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Title: Modelling mechanisms of change in crop populations
Author: Partner, P. L. R.
Awarding Body: University of Edinburgh
Current Institution: University of Edinburgh
Date of Award: 1995
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Computer-based simulation models of changes occurring within crop population when subjected to agents of phenotypic change, have been developed for use on commonly available personal computer equipment. As an underlying developmental principle, the models have been designed as general-case, mechanistic, stochastic models, in contrast to the predominantly empirically-derived, system-specific, deterministic (predictive) models currently available. A modelling methodology has evolved, to develop portable simulation models, written in high-level, general purpose code, allowing for use, modification and continued development by biologists with little requirement for computer programming expertise. The initial subject of these modelling activities was the simulation of the effects of selection and other agents of genetic change in crop populations, resulting in the computer model, PSELECT. Output from PSELECT, specifically phenotypic and genotypic response to phenotypic truncation selection, conformed to expectation, as defined by results from established analogue modelling work. Validation of the model by comparison of output with the results from an experimental-scale plant breeding exercise was less conclusive, and, owing to the fact that the genetic basis of the phenotypic characters used in the selection programme was insufficiently defined, the validation exercise provided only broad qualitative agreement with the model output. By virtue of the predominantly subjective nature of plant breeding programmes, the development of PSELECT resulted in a model of theoretical interest, but with little current practical application. Modelling techniques from the development of the PSELECT model were applied to the simulation of plant disease epidemics, where the modelled system is well characterised, and simulation modelling is an area of active research. The model SATSUMA, simulating the spatial and temporal development of diseases within crop populations, was developed. The model generates output which conforms to current epidemiological theory, and is compatible with contemporary methods of temporal and spatial analysis of crop disease epidemics. Temporal disease progress in the simulations was accurately described by variations of a generalised logistic model. Analysis of the spatial pattern of simulated epidemics by frequency distribution fitting or distance class methods was found to give good qualitative agreement with observed biological systems.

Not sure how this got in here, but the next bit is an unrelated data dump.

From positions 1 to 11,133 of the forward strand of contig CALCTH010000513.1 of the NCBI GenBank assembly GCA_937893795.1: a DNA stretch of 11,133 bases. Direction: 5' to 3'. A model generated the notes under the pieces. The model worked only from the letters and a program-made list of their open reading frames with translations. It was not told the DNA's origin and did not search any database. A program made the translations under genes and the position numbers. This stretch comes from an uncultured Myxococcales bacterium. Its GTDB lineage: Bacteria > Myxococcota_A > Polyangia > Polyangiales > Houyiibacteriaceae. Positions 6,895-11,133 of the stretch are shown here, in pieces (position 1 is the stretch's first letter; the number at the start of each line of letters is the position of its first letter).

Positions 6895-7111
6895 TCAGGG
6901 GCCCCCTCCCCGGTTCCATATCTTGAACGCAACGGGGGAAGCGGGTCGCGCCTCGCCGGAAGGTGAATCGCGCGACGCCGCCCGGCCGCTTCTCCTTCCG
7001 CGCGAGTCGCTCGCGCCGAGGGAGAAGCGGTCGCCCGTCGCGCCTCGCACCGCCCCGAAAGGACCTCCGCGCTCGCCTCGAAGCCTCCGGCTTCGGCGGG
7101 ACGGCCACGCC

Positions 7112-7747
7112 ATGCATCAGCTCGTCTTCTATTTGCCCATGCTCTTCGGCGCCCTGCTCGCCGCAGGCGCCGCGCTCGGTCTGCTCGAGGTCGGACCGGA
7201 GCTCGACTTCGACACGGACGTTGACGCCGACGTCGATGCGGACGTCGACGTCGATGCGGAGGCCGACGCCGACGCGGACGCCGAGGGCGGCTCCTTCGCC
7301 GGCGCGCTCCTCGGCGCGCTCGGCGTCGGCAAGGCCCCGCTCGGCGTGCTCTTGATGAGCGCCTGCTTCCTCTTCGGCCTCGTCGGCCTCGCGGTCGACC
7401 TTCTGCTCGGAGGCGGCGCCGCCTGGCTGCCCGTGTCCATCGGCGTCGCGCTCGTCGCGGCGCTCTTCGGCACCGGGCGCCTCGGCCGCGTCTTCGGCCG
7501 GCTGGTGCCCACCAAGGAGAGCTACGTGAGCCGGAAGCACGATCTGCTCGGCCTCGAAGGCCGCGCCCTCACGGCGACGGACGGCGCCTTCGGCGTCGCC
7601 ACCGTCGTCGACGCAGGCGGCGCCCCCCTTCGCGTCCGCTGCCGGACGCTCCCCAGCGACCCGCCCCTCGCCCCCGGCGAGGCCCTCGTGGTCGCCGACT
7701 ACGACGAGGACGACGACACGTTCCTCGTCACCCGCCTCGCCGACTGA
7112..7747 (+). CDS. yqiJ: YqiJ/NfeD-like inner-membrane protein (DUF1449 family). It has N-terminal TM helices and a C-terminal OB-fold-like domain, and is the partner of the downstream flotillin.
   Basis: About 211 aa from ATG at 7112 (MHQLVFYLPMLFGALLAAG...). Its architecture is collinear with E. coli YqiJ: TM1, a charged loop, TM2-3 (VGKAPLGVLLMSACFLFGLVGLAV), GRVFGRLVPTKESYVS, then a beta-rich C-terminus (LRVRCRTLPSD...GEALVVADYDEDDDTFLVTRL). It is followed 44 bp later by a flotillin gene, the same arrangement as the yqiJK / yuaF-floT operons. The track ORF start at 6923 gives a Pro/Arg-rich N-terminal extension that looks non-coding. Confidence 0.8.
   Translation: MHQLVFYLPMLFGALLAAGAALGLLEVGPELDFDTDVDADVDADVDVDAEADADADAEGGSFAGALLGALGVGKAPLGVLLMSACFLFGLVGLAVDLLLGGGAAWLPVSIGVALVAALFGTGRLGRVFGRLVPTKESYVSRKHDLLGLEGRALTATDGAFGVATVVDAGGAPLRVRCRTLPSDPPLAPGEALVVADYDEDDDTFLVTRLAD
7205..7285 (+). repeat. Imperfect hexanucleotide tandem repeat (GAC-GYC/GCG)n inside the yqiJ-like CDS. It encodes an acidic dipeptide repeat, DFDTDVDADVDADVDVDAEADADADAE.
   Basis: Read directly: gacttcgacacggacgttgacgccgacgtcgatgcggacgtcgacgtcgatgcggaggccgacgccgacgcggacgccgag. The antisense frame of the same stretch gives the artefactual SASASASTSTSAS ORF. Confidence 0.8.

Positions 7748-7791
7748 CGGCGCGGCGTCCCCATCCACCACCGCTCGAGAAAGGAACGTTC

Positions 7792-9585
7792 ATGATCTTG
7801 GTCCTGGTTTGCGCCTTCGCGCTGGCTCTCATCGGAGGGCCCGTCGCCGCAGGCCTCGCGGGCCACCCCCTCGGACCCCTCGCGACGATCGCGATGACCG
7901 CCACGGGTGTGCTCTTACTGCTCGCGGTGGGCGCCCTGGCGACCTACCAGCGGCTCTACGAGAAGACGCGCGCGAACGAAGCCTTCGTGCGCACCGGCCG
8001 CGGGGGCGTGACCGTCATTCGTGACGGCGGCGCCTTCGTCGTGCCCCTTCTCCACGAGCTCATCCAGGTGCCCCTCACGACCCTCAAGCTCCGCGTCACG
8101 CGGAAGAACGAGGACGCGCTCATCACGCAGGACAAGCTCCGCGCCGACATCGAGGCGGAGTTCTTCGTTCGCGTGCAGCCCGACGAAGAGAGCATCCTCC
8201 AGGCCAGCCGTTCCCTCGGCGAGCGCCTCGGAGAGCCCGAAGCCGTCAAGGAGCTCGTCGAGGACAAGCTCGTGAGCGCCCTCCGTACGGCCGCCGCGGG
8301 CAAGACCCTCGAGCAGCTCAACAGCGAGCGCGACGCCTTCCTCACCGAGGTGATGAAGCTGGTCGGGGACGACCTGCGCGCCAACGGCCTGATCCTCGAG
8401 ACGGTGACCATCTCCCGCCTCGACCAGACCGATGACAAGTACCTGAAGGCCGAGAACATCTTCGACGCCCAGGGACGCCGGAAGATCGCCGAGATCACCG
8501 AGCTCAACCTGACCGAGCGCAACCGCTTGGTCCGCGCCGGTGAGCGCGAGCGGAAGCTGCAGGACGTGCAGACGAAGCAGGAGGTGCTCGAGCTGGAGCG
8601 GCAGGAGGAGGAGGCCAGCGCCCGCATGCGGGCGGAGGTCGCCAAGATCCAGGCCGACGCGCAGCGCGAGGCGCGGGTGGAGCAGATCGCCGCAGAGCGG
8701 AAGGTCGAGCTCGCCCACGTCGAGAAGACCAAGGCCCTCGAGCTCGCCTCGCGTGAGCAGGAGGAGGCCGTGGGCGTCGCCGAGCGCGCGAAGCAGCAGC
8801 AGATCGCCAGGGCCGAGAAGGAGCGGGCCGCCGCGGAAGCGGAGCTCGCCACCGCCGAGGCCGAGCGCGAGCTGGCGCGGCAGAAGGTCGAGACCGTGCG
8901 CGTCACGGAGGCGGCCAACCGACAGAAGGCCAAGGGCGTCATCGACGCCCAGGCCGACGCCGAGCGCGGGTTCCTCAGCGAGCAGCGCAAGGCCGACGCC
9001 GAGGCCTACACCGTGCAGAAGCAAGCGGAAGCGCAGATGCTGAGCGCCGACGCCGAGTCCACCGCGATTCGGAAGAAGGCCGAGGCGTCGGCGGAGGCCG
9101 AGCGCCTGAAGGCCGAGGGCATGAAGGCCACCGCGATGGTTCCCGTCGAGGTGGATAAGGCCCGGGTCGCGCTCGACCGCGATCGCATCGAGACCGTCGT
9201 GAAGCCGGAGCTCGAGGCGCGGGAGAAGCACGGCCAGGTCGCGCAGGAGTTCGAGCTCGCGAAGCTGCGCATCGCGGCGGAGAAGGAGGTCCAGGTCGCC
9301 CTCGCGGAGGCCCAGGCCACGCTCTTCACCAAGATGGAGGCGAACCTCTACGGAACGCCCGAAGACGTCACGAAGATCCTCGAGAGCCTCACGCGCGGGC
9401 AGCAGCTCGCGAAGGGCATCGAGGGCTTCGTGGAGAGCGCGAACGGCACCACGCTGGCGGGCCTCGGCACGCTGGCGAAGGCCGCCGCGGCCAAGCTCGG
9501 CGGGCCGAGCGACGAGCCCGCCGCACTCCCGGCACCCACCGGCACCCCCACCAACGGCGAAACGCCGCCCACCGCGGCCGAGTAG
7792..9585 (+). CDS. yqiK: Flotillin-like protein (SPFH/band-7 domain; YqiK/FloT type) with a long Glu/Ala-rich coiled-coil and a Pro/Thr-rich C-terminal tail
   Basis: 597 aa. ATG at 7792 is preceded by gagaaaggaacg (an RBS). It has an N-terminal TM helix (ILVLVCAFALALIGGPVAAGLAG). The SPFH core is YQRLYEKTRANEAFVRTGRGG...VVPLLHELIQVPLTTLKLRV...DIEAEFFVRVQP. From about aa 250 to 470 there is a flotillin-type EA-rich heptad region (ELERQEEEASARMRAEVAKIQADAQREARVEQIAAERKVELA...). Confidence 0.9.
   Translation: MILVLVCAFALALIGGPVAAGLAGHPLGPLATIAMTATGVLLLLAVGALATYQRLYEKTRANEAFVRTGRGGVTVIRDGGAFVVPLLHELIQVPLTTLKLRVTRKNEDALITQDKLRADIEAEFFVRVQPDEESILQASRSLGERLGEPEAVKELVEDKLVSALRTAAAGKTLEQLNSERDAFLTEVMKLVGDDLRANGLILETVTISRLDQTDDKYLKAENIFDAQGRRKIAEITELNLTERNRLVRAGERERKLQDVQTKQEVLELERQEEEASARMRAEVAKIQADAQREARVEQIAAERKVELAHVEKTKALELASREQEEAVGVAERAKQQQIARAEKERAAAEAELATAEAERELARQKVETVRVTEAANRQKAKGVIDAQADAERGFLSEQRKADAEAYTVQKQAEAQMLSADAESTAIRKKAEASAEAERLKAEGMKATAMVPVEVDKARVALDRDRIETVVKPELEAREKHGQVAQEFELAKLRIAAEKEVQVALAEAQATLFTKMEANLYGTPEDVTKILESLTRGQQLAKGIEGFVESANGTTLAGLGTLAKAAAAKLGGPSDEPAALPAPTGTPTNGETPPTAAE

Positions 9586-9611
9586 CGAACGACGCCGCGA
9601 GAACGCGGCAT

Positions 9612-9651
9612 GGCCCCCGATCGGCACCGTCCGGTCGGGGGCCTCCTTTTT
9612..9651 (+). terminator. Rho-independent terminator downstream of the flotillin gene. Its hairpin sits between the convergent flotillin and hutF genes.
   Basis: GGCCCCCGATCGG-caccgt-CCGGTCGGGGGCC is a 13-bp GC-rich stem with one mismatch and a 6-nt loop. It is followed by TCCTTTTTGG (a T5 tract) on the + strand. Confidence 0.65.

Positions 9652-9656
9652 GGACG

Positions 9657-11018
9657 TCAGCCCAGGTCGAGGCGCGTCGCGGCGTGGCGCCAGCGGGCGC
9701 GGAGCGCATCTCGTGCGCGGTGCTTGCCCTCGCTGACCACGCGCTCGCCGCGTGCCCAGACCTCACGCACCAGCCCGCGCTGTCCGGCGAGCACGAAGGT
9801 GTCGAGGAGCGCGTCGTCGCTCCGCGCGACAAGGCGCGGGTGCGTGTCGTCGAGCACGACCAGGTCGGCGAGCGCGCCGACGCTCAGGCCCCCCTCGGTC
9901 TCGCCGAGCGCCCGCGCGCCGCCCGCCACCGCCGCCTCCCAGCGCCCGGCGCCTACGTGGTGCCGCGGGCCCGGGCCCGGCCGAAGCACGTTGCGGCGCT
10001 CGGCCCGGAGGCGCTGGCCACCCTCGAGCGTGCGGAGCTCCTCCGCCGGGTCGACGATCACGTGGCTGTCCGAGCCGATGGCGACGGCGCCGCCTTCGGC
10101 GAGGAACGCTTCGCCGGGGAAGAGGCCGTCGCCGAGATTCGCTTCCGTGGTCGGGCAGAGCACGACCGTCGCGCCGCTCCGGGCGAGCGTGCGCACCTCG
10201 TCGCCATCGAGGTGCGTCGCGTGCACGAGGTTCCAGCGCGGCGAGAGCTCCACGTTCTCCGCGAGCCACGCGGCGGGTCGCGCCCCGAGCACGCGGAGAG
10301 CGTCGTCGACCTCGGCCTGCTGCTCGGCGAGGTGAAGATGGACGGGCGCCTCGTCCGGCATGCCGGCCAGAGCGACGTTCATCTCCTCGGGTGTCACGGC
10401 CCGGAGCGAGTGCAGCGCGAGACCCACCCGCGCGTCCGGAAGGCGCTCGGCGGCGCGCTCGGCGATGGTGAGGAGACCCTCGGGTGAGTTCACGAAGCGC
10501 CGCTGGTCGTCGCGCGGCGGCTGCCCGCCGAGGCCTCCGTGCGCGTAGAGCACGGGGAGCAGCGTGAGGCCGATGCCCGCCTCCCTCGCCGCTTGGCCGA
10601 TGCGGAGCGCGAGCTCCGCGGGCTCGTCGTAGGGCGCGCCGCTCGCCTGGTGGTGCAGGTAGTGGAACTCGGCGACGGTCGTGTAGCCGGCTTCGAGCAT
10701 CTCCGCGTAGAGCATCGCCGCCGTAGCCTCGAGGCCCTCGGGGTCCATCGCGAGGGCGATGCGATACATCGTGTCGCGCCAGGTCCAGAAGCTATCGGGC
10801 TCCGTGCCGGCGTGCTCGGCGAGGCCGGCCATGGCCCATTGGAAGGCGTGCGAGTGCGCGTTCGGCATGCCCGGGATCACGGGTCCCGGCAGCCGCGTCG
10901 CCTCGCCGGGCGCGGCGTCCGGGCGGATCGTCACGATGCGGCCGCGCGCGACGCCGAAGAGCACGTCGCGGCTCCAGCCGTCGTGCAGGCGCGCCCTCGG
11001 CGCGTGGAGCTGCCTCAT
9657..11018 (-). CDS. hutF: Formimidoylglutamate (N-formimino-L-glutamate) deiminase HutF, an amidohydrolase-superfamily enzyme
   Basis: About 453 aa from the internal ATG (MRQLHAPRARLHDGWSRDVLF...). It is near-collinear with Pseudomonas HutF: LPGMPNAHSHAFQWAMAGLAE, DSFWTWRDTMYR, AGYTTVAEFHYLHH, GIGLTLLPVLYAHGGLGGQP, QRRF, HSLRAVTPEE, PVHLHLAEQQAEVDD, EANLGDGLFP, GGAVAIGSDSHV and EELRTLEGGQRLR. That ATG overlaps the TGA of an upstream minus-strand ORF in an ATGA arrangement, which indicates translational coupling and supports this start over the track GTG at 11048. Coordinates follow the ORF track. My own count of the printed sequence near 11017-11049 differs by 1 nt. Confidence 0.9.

Supervisor: Not available Sponsor: Not available
Qualification Name: Thesis (Ph.D.) Qualification Level: Doctoral
EThOS ID:  DOI: Not available